July 1, 2021
OECD announces conceptual agreement in BEPS 2.0 project
On 1 July 2021, at the conclusion of two days of virtual meetings of the OECD1/G202 Inclusive Framework on BEPS3 (the Inclusive Framework), the OECD released a Statement on a Two-Pillar Solution to Address the Tax Challenges Arising From the Digitalisation of the Economy (the Statement), which reflects agreement of 130 of the member jurisdictions of the Inclusive Framework in connection with the BEPS 2.0 project. The nine members of the Inclusive Framework that have not joined the Statement are Barbados, Estonia, Hungary, Ireland, Kenya, Nigeria, Peru, Saint Vincent and the Grenadines, and Sri Lanka.
The Statement describes agreed components with respect to both elements of the BEPS 2.0 project: Pillar One on revisions to nexus and profit allocation rules and Pillar Two on new global minimum tax rules. The Statement further indicates that remaining issues and a detailed implementation plan will be finalized by October 2021.
The G20 Finance Ministers are scheduled to consider the outcome of the Inclusive Framework meeting at their meeting in Venice on 9-10 July 2021.
On 12 October 2020, the OECD released a series of major documents in connection with the BEPS 2.0 project. These documents included Blueprints on Pillar One4 and Pillar Two,5 on which stakeholder comments were requested through a public consultation.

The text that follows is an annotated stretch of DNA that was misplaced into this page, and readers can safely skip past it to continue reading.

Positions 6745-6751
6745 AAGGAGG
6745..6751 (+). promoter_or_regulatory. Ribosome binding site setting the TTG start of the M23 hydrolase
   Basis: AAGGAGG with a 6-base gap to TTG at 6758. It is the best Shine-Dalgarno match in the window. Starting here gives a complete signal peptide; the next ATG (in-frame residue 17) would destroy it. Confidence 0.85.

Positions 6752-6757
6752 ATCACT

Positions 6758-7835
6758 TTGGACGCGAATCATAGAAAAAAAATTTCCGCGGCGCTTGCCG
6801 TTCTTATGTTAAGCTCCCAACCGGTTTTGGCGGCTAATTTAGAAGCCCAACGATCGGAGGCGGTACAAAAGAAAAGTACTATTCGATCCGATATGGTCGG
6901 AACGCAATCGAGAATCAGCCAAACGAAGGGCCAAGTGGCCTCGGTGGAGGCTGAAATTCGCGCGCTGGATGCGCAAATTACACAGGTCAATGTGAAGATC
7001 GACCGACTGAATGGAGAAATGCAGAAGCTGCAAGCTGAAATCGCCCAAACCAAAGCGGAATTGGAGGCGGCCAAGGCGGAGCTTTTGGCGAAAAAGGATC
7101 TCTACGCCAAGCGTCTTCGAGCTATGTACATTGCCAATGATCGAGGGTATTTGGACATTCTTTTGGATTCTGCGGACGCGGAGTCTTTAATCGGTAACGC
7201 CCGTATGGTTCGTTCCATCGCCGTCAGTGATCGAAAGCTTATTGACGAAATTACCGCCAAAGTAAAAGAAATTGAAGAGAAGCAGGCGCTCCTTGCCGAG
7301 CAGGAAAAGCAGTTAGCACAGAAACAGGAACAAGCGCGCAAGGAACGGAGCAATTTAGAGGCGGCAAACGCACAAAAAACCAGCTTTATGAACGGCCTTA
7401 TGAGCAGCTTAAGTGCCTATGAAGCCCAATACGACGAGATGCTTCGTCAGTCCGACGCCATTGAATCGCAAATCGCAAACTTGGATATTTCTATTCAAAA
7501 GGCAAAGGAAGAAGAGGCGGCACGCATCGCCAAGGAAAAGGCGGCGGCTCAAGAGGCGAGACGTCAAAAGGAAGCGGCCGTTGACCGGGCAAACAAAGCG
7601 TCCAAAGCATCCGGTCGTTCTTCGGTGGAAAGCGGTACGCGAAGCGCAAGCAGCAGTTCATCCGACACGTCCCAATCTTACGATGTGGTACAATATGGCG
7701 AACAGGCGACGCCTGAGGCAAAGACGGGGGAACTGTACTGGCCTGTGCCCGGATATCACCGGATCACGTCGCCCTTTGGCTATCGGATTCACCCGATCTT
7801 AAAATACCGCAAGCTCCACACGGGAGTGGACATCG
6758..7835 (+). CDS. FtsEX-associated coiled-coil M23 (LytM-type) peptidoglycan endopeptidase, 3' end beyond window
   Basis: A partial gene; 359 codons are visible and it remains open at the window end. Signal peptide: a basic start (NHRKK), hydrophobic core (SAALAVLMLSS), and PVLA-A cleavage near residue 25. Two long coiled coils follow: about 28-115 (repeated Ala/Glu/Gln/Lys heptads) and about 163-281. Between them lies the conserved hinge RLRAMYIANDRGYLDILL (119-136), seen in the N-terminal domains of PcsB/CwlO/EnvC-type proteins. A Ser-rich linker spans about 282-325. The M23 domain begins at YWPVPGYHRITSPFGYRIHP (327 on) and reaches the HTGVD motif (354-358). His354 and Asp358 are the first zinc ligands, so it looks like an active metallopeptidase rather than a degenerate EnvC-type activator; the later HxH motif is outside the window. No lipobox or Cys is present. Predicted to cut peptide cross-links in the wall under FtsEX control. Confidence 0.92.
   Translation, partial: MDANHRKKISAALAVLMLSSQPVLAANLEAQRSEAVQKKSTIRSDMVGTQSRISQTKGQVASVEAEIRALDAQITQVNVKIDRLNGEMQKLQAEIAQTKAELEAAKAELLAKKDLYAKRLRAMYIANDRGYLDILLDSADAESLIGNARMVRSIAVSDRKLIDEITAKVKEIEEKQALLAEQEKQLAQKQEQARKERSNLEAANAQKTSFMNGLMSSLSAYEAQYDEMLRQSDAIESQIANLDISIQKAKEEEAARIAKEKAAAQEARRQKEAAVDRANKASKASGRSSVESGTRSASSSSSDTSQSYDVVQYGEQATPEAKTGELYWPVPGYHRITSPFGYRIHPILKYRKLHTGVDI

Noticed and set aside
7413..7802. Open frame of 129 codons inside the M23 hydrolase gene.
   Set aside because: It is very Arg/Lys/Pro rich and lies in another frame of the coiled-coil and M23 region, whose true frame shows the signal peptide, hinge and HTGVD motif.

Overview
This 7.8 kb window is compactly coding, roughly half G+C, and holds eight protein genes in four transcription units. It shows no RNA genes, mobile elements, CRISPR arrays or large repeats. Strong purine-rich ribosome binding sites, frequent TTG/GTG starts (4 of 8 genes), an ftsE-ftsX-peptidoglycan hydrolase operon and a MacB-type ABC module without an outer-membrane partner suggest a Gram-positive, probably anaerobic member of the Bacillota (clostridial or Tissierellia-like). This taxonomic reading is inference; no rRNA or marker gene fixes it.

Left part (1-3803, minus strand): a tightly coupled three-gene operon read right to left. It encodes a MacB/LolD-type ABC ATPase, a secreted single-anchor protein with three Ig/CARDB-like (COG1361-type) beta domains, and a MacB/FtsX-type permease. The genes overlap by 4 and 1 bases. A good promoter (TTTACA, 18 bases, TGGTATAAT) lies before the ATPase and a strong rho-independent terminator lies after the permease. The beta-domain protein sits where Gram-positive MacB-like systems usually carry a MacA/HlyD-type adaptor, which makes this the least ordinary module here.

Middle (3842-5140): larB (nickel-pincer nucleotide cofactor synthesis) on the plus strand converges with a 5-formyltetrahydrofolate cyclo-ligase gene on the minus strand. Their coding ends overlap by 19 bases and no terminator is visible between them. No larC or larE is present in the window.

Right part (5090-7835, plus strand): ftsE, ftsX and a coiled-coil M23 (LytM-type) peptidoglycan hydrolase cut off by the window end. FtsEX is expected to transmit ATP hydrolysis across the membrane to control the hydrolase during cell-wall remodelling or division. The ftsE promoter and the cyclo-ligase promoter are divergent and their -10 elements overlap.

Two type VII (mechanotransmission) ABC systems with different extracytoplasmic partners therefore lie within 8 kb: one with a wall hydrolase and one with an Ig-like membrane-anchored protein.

At the same time, the OECD also released a lengthy Economic Impact Assessment that was prepared by the OECD Secretariat.6 The cover statement accompanying the Blueprints indicated that while the OECD/G20 Inclusive Framework on BEPS had not reached a consensus agreement in 2020, which had been the target,7 they agreed to keep working to swiftly address the remaining issues with a view to bringing the process to a successful conclusion by mid-2021.
The Statement issued by the Inclusive Framework on 1 July 2021 follows earlier expressions of strong support for the work on the BEPS 2.0 project that were issued at the conclusion of the G78 Finance Ministers and Central Bank Governors meeting in London on 5 June 20219 and at the conclusion of the G7 Leaders’ summit in Cornwall on 11-13 June 2021.10
The 1 July 2021 Statement provides a description of agreed key components of each Pillar.